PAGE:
REPORTER: 2013 = 4K TV. A formula the television industry hopes will help finally get consumers to sit up, take notice — and upgrade. 4K TVs are being promoted as ultra high-definition TV's that companies say have four times the resolution of the 1080p HDTV format. But global TV shipments are expected to have declined 6 percent in 2012, and to be flat this year, according to NPD DisplaySearch. Despite the still weak economy, prices remain high. The average LCD selling price will have fallen a very mild 2.7 percent last year. And the new 4K TVs will be pricey. CNET's David Katzmaier ...
DAVID KATZMAIER, SENIOR EDITOR, CNET: "These 84-inch TVs are about $20-$25,000. Even the smaller 55 and 65-inch TVs we expect to be around 5-7 thousand dollars. That's not going to make much of a dent in TV sales at those prices."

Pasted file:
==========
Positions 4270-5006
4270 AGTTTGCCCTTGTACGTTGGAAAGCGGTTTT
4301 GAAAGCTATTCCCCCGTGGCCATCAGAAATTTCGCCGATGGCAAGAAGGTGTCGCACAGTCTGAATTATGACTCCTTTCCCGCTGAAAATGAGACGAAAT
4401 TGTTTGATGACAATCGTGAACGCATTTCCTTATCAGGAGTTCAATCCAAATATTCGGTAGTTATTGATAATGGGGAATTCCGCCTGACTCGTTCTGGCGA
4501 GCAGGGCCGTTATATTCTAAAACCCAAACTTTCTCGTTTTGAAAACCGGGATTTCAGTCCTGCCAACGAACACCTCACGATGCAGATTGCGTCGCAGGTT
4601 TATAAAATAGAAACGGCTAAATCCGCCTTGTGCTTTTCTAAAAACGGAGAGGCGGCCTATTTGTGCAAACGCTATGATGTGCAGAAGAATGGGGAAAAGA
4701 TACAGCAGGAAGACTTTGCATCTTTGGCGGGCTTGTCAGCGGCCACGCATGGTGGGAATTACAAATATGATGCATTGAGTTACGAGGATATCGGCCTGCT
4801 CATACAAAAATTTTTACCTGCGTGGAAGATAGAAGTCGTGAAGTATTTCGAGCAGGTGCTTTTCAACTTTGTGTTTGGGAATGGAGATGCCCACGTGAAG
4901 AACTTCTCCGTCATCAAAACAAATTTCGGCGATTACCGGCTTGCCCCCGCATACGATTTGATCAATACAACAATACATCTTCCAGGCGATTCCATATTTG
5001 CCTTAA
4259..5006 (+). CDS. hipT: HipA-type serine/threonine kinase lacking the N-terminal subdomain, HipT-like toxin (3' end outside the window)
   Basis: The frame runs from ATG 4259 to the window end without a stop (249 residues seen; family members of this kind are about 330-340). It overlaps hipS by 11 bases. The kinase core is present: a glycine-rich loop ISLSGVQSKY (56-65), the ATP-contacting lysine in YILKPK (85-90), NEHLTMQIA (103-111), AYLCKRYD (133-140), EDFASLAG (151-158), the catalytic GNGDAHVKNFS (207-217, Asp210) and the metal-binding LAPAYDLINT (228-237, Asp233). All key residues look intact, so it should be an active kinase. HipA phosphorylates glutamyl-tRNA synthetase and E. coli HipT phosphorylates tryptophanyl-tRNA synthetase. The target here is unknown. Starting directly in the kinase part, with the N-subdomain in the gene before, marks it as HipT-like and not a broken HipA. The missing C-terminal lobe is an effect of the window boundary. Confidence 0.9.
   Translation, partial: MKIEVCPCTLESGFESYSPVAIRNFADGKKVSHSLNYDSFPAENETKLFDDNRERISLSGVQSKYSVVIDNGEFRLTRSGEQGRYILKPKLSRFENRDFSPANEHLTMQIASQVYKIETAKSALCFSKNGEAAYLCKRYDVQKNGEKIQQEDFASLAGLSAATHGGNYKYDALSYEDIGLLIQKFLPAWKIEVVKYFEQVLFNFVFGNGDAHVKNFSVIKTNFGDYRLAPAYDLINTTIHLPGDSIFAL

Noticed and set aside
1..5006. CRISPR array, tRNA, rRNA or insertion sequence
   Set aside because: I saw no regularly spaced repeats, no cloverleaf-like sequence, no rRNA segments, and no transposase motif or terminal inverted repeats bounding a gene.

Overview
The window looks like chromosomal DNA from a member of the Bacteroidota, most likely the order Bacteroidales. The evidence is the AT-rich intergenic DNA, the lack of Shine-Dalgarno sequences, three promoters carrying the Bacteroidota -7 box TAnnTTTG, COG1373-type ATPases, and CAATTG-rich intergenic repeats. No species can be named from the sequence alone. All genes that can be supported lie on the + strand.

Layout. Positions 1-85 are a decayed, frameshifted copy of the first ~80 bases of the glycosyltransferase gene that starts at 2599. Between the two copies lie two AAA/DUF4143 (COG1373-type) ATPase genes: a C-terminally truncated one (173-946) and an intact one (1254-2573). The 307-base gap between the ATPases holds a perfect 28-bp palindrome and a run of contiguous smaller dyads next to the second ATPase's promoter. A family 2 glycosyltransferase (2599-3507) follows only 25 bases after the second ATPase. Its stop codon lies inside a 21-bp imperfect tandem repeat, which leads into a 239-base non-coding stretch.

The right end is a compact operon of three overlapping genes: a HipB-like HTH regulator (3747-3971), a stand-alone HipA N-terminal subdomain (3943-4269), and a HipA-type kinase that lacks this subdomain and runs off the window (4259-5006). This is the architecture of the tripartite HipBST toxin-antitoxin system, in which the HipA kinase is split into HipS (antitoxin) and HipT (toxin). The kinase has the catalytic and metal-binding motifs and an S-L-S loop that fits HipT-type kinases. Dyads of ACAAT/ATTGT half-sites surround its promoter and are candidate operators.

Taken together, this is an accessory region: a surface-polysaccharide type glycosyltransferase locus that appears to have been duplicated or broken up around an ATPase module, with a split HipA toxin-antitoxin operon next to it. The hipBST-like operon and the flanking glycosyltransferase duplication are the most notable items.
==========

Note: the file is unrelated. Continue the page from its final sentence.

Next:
REPORTER: TVs have evolved a lot throughout the years, and recently makers have promoted everything from 3D to Smart TV to OLED to try to excite consumers- This year its 4K. But is there even any demand for 4K?
DAVID KATZMAIER, SENIOR EDITOR, CNET: "One of the other problems with 4K UHD is that there is no content available. There is no 4K distribution system. You can't watch 4K on your television. There are no 4K Blu-ray standards. There is not even a standard to connect 4k devices to one another yet. So it's still really in its infancy. It's going to be another couple of years before those things all get ironed out, and I don't know how it's going to be before you get an actual 4K channel on TV."
REPORTER: Samsung however is optimistic about the overall television business, saying it hopes to sell 55 million flat screen TVs this year — up from 51 million last year. Samsung showed off one that was 110 inches. No price on that one just yet.